Is it a milestone in the realization of civil rights or a danger to the nation’s Jewish identity?

That question was front and center when Israel’s Supreme Court issued a watershed ruling this week requiring the Interior Ministry’s Population and Immigration Authority to register civil marriages performed online.

The court decision is expected to add fuel to the bitter debate underway between the judicial and legislative/executive branches of government as the gamesmanship over a possible compromise on the planned judicial overhaul continues, officials said Thursday.

The unanimous court decision handed down Tuesday on a state appeal of an earlier district court ruling requires online civil marriages carried out from the U.S. state of Utah—generally via Zoom—to be registered by the ministry.

The final court ruling, which culminated a two-year legal battle, highlights the ongoing debate over whether the court has justifiably safeguarded the rights of the minority or waded into politics and is altering the character of the Jewish state.

It also sets up a showdown between the different streams of Judaism—via their supporters in the parliament—as the Supreme Court chips away at the ultra-Orthodox sector’s control of all wedding ceremonies involving Jews conducted within Israel, a sector concerned that this will lead to a mushrooming in the number of civil marriages recognized in Israel.

“The obstacle that was overcome here was the cynical politics of governments of Israel—from the right, center and left—who for years capitulated to the ultra-Orthodox parties, preventing hundreds of thousands of Israelis from getting married,” Uri Regev, CEO of the NGO Hiddush—For Religious Freedom and Equality and a party to the suit, said in an interview with JNS.

He said calling the ruling “political” was utterly “ridiculous,” even as he acknowledged that it would be used as a “sports ball” in the debate over the judicial reform program.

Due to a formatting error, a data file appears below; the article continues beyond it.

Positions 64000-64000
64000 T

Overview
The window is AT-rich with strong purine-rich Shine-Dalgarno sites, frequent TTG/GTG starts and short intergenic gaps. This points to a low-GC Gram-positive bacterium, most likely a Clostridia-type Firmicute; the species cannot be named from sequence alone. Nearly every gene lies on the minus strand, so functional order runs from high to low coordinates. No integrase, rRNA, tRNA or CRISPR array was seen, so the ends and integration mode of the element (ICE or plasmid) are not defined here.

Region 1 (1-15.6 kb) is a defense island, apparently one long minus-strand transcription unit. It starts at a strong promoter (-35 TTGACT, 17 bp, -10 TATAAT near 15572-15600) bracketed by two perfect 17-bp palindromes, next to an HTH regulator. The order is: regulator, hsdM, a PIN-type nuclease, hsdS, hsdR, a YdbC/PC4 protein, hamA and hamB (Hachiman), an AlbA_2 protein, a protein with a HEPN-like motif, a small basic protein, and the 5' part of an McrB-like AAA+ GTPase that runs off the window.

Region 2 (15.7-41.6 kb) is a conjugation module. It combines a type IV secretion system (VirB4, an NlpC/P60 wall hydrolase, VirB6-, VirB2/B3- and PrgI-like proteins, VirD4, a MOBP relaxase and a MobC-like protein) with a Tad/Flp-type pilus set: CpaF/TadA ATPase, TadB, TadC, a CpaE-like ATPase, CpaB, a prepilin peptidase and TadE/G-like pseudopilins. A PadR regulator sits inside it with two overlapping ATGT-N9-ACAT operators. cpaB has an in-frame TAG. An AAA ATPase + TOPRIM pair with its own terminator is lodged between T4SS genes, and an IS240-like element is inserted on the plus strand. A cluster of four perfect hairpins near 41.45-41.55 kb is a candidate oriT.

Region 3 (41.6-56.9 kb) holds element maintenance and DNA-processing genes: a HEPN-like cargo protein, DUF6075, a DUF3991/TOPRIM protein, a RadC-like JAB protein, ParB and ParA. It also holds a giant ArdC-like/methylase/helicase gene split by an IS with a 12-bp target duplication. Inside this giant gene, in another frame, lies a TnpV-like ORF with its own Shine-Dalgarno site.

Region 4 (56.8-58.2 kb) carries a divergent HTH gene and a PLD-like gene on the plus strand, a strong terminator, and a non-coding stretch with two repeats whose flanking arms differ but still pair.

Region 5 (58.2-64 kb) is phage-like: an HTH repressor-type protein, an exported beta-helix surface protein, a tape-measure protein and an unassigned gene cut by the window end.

Previously, thousands of Israelis who chose to wed in civil ceremonies—either because they were interfaith couples, Reform or Conservative converts or members of the LGBT community, or they simply chose not to marry via the ultra-Orthodox Chief Rabbinate—headed to Cyprus, Prague, Tuscany, Russia and other countries each year to get married.

“Why is it OK to go to Cyprus for civil marriage, to go to Utah or any other place for a civil marriage, but if Utah comes to you via Zoom it’s not fine?” Regev asked.

He said that the court did not rule on the validity of such marriages—clearly a hot potato—but about the administrative registration of such online marriages.

Such a legalistic distinction, however, was lost upon opponents of the decision.

MK Moshe Arbel of Shas said that the court’s latest “political decision,” announced during the Purim holiday, only drove home the need to swiftly enact judicial reform.

“The Supreme Court’s recognition on Purim of civil marriages performed over the Zoom app is a sad joke at the expense of all of Israel’s religious and traditional citizens, and expresses more than anything the desire to advance the values of a ‘state of all its citizens’ and erase the Jewish identity of the state,” Arbel said.

Online wedding ceremonies became increasingly popular during the COVID-19 pandemic when travel abroad was restricted.

After a few Israelis registered online marriages, Shas Party leader and then-Interior Minister Aryeh Deri, after he was questioned on the matter by the ultra-Orthodox press, ordered their registration suspended.

Over the last two years of legal appeals, the registration of 600 couples was frozen, leading to a bottleneck. Their marriages were recognized in the last few weeks.


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